Michael came to talk about his new book and to talk to our own food gurus and students. His latest book, In Defence of Food, was born of The Omnivore's Dilemma: people kept approaching him to let him know they got the book's 'message', but were confused as to what they should do now and how best to go about eating well. Hence the 7 word distillation of the book: Eat Food. Not too much. Mostly Leaves.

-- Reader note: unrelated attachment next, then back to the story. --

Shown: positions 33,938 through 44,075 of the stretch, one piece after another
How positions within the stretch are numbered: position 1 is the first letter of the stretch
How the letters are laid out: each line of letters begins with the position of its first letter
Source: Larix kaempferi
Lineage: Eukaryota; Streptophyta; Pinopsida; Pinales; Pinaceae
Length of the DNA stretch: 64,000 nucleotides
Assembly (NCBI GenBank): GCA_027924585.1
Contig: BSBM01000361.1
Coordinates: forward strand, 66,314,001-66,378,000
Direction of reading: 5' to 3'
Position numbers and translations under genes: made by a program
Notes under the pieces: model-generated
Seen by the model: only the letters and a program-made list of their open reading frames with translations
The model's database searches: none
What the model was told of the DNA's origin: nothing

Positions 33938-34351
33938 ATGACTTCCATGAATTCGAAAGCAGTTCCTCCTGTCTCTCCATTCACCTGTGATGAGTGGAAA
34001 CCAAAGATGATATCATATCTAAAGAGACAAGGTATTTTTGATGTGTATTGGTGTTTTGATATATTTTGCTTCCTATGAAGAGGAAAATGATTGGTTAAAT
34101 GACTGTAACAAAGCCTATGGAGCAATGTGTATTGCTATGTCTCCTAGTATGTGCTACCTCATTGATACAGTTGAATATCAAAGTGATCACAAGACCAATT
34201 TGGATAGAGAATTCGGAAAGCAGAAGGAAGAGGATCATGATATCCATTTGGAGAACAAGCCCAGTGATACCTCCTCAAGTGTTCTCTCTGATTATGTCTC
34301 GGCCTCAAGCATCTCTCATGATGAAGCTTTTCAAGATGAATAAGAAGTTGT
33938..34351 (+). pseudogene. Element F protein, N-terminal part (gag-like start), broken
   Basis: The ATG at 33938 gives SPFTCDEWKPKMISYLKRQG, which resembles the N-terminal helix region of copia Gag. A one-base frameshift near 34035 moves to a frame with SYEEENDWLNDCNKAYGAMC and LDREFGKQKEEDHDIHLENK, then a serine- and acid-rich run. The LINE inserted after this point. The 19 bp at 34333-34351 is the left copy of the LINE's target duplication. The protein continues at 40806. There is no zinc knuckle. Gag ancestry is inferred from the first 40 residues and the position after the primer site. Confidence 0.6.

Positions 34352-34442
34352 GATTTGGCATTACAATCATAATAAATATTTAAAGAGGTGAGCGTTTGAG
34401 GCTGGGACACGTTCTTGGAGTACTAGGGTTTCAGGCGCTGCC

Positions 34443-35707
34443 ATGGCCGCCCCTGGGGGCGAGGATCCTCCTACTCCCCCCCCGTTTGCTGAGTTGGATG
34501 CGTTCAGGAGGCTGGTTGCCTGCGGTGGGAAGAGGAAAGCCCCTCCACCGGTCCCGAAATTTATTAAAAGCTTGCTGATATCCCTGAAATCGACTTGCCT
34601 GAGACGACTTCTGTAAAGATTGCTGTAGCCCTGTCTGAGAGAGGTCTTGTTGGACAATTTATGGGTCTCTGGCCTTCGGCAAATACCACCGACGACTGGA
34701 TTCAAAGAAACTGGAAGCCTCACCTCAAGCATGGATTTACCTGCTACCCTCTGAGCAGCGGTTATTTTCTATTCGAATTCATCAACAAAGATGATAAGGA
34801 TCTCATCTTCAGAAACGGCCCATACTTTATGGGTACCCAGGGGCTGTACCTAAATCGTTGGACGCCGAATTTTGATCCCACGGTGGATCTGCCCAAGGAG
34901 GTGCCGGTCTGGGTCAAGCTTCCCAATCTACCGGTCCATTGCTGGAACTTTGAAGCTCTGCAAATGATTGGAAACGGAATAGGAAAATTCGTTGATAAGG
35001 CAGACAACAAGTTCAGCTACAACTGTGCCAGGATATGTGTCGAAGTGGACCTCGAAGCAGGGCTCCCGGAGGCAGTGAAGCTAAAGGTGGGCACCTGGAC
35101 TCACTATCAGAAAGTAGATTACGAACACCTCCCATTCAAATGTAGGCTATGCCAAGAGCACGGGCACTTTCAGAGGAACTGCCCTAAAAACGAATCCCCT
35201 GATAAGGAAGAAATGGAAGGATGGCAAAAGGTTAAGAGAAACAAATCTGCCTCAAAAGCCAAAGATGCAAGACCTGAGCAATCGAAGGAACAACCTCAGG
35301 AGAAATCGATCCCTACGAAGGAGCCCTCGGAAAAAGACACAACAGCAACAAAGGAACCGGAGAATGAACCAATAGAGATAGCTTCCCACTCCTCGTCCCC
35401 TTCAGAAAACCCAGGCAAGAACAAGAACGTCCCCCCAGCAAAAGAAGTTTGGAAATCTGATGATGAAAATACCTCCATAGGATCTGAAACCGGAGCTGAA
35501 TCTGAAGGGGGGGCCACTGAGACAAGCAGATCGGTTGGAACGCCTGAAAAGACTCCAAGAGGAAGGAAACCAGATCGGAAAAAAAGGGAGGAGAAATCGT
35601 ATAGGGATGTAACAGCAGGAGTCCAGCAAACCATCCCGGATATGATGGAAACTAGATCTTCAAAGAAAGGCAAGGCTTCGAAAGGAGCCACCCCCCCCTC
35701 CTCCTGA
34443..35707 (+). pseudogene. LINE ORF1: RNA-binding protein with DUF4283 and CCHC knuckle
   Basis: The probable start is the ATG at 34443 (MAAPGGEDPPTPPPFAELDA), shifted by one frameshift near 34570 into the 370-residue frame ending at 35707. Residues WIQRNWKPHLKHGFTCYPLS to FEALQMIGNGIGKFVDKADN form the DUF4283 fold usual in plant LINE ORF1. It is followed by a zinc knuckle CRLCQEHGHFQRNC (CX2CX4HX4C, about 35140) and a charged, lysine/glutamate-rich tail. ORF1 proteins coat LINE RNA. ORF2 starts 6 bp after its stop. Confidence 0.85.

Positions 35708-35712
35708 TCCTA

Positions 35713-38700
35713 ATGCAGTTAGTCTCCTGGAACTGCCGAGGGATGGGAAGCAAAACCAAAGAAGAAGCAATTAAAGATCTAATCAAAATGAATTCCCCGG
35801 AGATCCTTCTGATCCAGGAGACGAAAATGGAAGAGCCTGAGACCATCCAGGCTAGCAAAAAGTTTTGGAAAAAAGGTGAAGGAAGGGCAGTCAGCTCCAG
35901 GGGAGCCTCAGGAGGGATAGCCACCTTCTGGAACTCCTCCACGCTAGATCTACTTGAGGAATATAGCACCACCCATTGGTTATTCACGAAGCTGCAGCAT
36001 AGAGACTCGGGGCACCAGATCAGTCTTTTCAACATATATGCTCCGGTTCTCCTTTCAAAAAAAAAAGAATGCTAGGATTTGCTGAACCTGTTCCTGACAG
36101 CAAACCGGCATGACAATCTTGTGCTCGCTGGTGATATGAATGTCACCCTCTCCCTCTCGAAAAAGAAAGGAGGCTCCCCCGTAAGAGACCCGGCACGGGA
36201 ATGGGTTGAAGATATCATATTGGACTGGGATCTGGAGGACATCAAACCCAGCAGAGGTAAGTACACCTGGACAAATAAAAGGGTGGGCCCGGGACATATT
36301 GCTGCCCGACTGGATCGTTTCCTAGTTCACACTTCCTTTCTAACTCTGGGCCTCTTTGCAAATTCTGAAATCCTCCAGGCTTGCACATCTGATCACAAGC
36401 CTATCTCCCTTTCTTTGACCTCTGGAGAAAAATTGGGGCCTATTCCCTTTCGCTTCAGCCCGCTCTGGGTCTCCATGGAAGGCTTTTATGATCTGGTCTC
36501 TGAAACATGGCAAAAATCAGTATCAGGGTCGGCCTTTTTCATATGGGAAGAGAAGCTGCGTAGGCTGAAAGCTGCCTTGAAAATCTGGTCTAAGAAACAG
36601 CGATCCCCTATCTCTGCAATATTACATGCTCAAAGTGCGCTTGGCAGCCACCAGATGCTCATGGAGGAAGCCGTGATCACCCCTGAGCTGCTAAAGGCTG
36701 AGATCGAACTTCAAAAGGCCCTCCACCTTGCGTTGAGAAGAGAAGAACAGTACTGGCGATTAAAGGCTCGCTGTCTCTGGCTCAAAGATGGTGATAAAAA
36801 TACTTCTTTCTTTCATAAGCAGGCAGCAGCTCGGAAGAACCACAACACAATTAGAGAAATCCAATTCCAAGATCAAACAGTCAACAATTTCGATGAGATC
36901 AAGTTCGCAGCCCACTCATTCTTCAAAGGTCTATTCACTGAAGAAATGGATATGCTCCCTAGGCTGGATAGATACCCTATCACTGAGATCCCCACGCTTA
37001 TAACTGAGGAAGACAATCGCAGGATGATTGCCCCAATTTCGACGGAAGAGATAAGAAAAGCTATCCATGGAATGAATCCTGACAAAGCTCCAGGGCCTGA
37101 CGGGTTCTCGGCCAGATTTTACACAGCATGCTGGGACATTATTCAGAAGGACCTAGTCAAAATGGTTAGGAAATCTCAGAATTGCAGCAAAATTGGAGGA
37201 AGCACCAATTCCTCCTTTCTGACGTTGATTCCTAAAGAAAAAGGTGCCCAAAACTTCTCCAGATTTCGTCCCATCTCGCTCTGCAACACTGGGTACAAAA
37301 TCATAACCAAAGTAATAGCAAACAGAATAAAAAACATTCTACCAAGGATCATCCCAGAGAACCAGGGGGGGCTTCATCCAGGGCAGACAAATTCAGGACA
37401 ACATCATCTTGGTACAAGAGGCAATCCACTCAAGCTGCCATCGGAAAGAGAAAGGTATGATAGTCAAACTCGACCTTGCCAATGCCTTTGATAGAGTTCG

I was interested to hear him address an aspect of the debate that I consider thorny. How can we all access better produce and healthier eating, particularly the urban and the poor and those groups that are identified as the least healthy eaters. Michael made the point that if someone wanted to eat more in the style he was recommending, they would have to chose between cheap food or fast food. Healthy produce doesn't have to be prohibitively expensive, but we do also need to devote time to cooking some of these less expensive foods - such as setting a large pot of dried beans on to boil and leaving them there for a few hours. Many people are unwilling to take the time to make food, and consider it an intrusion rather than a pleasure to spend a weekend afternoon cooking with the family to prepare ahead for the week's meals. Cooking a pot of beans might not seem as much fun as taking the family out to see a film, but these are the choices we make.